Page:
Batman #20 Review

comic books:
Sergio Pereira

Reviewed by:
On April 5, 2017
Last modified:April 4, 2017


Beastly! Tom King's Batman #20 is a fantastic conclusion to the truly excellent "I Am Bane" storyline.

Batman #20 Review


This review contains minor spoilers.

Whether you’re a fan of Tom King’s Batman or not, you have to respect one thing: it tries to be unique. No issue is similar, nor is there any certainty; for every left turn is quickly followed by a sharp right. The finale of “I Am Bane” is no different, as King explores what Batsy experiences when he’s outside of death’s door. The words on the pages are extremely poignant in contrast to the graphic battle between Bane and the Dark Knight. It’s a tug-on-the-heartstrings-with-a-punch-in-the-mouth kinda book, and that’s more than okay with me.

Make no mistake: Batman #20 spills blood. Lots of it. The majority of the issue involves Bane beating the living hell out of the Caped Crusader, while Bruce hears his mother recall the moments that led him here. Throughout the beating, the Santa Prisca monster keeps reminding us about who he is and the inevitable “I am Bane” roar. However, in sheer Michael Keaton-esque brilliance, the Dark Knight headbutts and knocks out his foe, while proudly declaring, “I’m Batman.” This image alone ensures that this issue will become an iconic one in DC Comics folklore and a future meme. After the beast is defeated, Bruce spends more time with his mother in his mind, revealing the true reasons for what he does. Martha tells him he doesn’t need a good death to make her proud of him because she already is.

Are your eyes still dry? Because mine aren’t. From action to a deep emotional journey, this issue has it all and King wraps up the arc in fine fashion. While it could’ve easily degenerated into another slugfest between the hero and villain, it contains so much more than that. This is an exploration into the psyche of Batman, looking at his hopes, fears, and motivations. It pulls back the cowl and shows us that behind the gruff and stoic façade is a man who wants to help others – a selfless hero. It’s a welcome reminder of why we all fell in love with this character to begin with. Batman might be the symbol to strike fear, but King has captured the soul of Bruce Wayne better than most others before him.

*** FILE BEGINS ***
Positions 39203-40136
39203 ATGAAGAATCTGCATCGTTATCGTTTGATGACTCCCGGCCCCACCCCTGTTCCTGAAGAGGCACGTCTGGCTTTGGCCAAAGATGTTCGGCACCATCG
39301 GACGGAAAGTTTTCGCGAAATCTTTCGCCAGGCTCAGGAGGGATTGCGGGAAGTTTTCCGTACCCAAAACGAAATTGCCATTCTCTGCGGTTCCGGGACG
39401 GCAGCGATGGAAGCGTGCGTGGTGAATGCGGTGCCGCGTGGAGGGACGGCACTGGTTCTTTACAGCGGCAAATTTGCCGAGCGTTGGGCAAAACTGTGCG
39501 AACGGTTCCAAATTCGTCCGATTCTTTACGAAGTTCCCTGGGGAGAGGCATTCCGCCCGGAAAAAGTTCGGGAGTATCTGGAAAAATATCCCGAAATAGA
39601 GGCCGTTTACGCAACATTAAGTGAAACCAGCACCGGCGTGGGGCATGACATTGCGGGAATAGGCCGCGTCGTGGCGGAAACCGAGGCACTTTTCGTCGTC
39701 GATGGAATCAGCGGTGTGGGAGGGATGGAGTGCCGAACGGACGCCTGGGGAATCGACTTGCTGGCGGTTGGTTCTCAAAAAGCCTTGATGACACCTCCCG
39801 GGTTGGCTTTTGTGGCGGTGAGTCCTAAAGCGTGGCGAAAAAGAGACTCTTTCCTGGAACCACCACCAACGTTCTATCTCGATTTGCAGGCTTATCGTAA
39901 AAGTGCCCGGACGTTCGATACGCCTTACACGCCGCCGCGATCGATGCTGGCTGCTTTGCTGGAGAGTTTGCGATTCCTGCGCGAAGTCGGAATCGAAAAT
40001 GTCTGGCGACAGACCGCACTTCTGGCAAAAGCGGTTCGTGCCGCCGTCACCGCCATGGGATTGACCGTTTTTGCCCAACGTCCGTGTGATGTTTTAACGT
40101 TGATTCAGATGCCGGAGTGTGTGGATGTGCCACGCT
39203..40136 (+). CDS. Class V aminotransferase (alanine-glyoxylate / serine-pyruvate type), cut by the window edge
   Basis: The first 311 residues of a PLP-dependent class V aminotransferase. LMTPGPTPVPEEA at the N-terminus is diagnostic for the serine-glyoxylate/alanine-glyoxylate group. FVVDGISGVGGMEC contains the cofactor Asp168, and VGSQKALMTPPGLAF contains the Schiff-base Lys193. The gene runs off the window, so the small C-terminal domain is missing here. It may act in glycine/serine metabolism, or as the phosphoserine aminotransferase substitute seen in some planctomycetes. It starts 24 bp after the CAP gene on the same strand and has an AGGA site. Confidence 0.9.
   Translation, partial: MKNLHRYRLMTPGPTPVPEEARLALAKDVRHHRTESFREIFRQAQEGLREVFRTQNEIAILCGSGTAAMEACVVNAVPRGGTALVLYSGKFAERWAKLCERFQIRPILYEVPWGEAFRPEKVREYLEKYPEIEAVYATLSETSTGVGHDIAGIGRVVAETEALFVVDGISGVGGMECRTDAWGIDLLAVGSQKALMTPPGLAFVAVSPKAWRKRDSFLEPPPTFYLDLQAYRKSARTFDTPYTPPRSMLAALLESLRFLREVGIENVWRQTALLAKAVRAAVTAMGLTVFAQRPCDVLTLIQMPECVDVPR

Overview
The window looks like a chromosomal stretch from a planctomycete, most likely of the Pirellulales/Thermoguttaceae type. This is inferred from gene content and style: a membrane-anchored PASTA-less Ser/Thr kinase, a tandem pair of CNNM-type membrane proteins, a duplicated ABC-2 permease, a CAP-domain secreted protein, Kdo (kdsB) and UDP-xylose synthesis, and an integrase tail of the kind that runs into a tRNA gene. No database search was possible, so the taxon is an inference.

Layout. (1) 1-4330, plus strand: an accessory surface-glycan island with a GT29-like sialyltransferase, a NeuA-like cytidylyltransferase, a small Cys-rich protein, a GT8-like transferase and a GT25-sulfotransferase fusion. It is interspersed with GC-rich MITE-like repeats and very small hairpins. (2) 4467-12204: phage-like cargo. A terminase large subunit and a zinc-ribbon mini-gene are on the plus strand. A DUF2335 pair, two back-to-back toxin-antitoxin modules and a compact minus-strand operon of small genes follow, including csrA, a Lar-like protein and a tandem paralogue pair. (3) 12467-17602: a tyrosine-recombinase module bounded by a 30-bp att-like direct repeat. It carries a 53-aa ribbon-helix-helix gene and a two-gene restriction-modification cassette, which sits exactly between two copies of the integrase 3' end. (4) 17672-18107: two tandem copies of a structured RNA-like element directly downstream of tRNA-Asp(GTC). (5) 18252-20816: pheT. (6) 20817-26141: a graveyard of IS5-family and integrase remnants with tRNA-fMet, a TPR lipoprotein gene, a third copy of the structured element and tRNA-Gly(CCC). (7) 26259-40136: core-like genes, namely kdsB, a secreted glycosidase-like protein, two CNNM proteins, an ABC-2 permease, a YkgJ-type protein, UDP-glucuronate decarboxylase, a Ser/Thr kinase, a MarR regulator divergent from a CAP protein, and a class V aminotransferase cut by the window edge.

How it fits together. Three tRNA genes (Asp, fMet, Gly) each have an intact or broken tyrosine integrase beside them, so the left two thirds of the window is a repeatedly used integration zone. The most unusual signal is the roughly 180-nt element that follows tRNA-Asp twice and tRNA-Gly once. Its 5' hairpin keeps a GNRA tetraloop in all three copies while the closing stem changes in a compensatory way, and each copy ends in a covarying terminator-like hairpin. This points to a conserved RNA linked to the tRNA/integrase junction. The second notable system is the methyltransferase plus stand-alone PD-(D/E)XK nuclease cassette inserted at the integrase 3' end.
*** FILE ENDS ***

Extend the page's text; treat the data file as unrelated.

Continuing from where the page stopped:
Much like the rest of the arc, artist David Finch waves magic onto these pages. Switching between memories and the current-day battle, he takes our breath away with scintillating touches of pulsating action and glorious recaps of issues past. There’s a lot of story and dialogue to cover here, but Finch handles it in such a way that isn’t overwhelming but compelling instead. Finch and King’s run is fast becoming as good as Greg Capullo and Scott Snyder’s, and I’m looking forward to their next scheduled team-up in Batman #23.

Overall, Batman #20 isn’t only a great issue; it’s also the book that concludes King’s first truly outstanding storyline. From beginning to end, “I Am Bane” contains some of the best writing of Rebirth to date, and a quintessential story about Batman and Bane. Welcome to the Batcave’s hall of fame, Tom King; you’ve earned it.

Batman #20 Review
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Beastly! Tom King's Batman #20 is a fantastic conclusion to the truly excellent "I Am Bane" storyline.

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